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Combined HRT raises breast cancer risk - study
WASHINGTON, Feb 15, 2000 (Reuters)


Taking combined hormone replacement therapy (HRT) raises the risk of breast cancer in women, but the risk is more than offset by lowered heart disease rates, researchers said on Tuesday. In what they called the most definitive study yet of breast cancer and HRT, a team at the University of Southern California said it found HRT increased the risk of breast cancer by 10 percent for every five years it was taken. Combined hormone replacement therapy, which adds the artificial female hormone progestin to the estrogen of HRT, raised the risk by 24 percent for each five years of use. the researchers reported in the Journal of the National Cancer Institute. For women taking estrogen alone, the risk of breast cancer rises 6 percent for every five years of use. Dr. Ronald Ross and colleagues at USC interviewed 1,900 breast cancer patients aged 55 to 72 and 1,600 similar women who did not have breast cancer living in Los Angeles in the late 1980s and early 1990s.

CANCER RELATIONSHIP PROBED HRT was used by about half the women in both groups. 'This study provides the most definitive and detailed data yet available on the relationship between combined hormone replacement therapy use and breast cancer risk,' they wrote. Hormone replacement therapy is prescribed to relieve the symptoms and consequences of menopause, which range from hot flashes to osteoporosis. But estrogen-only HRT (ERT) was soon shown to raise the risk of breast cancer and cancer of the endometrium, the lining of the uterus. So some HRT was reformulated to add progestin, a synthetic version of progesterone. Studies have been conflicting on whether the combined HRT lowers the risk of both breast cancer and the very rare endometrial cancer. Ross's team says its study goes a long way toward answering that question. 'If the main purpose for prescribing combined HRT is to protect the endometrium from the carcinogenic effects of estrogen, then this study would argue that the adverse effect on the breast may outweigh the beneficial effect on the endometrium, at least in terms of cancer,' they wrote.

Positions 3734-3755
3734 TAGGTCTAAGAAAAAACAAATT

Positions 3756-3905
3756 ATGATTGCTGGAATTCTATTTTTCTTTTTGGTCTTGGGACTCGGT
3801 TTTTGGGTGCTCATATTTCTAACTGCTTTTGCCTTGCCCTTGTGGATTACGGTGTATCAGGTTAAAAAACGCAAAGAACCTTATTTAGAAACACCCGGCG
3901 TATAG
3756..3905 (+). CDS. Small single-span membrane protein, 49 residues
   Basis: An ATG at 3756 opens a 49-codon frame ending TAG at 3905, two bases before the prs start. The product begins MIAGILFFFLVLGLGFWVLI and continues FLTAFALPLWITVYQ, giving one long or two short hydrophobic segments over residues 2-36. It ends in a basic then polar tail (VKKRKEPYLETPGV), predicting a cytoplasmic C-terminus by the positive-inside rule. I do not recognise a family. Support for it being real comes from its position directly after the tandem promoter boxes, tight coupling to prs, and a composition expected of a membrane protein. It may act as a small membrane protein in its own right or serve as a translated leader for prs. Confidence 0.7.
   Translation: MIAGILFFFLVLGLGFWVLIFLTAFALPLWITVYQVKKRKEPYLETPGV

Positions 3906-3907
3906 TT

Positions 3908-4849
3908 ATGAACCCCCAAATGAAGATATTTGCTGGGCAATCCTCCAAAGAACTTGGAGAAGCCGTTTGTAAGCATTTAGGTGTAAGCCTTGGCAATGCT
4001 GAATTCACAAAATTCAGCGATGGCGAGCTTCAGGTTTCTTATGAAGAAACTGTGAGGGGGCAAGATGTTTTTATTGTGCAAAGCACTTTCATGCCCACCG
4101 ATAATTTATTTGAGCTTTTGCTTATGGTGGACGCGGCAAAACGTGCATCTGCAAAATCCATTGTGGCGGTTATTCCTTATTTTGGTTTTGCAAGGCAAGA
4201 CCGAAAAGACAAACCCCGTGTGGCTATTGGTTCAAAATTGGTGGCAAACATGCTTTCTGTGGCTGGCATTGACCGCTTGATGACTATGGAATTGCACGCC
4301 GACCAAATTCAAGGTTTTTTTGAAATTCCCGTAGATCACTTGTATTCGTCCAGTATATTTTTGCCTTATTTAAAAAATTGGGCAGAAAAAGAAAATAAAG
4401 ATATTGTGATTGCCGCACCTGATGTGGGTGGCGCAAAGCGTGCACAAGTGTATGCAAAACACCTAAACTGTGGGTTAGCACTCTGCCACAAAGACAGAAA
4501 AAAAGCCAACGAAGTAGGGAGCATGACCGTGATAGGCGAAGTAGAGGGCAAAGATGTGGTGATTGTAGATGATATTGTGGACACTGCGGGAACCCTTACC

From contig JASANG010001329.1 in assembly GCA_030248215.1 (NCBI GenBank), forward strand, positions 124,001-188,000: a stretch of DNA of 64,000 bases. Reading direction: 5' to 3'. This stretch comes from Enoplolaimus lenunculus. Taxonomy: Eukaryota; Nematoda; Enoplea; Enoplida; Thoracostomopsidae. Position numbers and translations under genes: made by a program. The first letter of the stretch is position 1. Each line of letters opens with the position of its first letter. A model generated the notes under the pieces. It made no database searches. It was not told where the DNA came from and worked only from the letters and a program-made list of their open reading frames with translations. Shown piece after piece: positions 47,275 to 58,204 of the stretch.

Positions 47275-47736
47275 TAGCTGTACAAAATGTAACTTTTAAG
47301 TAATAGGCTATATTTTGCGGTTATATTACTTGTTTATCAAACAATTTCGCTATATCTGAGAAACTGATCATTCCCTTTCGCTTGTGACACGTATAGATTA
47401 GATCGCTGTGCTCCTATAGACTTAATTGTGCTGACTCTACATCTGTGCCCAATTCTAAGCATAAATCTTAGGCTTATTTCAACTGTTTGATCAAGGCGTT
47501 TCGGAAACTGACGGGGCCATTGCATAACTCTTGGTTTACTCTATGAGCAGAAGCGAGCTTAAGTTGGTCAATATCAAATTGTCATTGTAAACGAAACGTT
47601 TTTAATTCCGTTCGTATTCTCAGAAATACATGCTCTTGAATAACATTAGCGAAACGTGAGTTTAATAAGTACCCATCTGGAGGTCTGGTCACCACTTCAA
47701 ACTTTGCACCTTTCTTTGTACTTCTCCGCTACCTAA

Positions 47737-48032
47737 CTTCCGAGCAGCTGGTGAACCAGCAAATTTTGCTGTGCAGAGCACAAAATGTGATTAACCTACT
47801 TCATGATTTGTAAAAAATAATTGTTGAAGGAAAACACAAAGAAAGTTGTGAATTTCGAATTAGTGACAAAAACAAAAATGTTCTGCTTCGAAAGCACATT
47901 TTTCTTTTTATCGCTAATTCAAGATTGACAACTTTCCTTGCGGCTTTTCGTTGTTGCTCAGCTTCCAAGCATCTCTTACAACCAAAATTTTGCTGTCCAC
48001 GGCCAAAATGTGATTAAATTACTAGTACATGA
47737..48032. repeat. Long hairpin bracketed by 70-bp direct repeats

CONSULT WITH DOCTORS 'Women who are candidates for HRT should be provided with this information,' they added -- and they said doctors should explain that the definitive answer is not there yet. They pointed out that ERT strongly reduces the risk of heart disease, which kills far many more women than breast cancer does. 'We have calculated that, for each incident case of breast cancer in women due to long-term ERT use, more than 6 deaths from heart disease are prevented,' they wrote. Women taking ERT are much less likely to die of anything at the same age as women not taking it, they added. Last month, Catherine Schairer of the National Cancer Institute and colleagues published a paper in the Journal of the American Medical Association showing that women who were using or had recently used the combination progestin-estrogen therapy had a 40 percent higher risk of developing breast cancer.

They looked at 15 years of data on 46,355 women.

Copyright 2000 ABC News Internet Ventures.

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